The worked solutions are included for this question but I need an explanation for the worked solution.

The worked solutions are included for this question but I need an explanation for the worked solution.

Why must the equation of step 2 include the 1/1.0246956^20?

Bond “ABC” is a 10-year, $1,000 par value bond which pays a 6% coupon with quarterly payments during its first five years (you receive $15 a quarter for the first 20 quarters). During the remaining five years the security has an 8% quarterly coupon (you receive $20 a quarter for the second 20 quarters). At the end of 10 years (40 quarters) you will also receive the par value.

Bond “DEF” is another 10-year bond issued by the same company, and it has a 10% semiannual coupon. This bond is selling at its par value $1,000 and has the same risk as the bond “ABC”. Given this information, what should be the price of the bond “ABC”?

Worked Solution:

Step 1: Find the periodic interest rate on “ABC”.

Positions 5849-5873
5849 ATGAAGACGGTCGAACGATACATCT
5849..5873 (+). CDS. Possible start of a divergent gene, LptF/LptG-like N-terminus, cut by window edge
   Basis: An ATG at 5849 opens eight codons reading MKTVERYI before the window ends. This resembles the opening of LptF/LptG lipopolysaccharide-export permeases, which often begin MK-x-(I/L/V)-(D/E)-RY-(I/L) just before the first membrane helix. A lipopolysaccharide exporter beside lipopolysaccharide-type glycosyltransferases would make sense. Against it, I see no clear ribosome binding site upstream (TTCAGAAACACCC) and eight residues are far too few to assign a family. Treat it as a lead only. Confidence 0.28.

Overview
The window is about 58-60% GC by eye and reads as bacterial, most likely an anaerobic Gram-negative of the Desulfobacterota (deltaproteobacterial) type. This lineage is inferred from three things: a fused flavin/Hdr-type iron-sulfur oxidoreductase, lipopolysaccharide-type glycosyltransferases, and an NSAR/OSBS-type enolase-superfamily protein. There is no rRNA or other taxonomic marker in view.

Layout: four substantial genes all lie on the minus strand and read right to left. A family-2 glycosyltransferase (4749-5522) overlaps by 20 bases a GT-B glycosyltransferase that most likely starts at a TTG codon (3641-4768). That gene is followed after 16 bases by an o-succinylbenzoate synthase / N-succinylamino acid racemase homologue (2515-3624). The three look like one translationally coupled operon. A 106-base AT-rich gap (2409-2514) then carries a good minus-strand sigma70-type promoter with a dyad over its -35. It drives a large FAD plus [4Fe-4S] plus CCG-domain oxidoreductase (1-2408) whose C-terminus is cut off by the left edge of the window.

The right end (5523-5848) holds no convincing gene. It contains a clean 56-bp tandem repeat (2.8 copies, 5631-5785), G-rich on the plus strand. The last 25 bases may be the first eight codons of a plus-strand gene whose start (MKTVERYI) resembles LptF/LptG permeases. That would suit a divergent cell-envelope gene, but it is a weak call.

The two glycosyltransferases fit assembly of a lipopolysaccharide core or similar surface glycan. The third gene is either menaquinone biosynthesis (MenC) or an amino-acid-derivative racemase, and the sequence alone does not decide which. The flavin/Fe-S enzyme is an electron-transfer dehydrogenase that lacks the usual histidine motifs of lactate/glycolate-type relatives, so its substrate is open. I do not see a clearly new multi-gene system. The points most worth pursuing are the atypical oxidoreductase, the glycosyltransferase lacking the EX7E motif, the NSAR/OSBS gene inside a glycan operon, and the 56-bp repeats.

Since the securities are of equal risk and maturity, they must have the same effective annual rate. Since “DEF” is a 10-year bond is selling at par, its nominal yield is 10%, the same as its coupon rate. DEF’s effective annual rate is (1 + 0.10/2)2 – 1 = 10.25%. Since “ABC” has quarterly payments, its periodic rate = (1.1025)0.25 – 1 = 2.4695%

Step 2: Price of ABC Price of “ABC” = PV of Annuity (20 payments of $15) + PV of Annuity (next 19 payments of $20) + PV of (last $20 + $1,000) = 15/0.024695 (1 ? 1/1.024695^20 ) + 1/1.024695^20 { 20/0.024695 (1 ? 1/1.024695^19 )} + 1020/1.024695^40

= 234.51 + 184.42 + 384.42 = $ 803.36

The final answer is $803.36

Why must the equation of step 2 include the 1/1.0246956^20?

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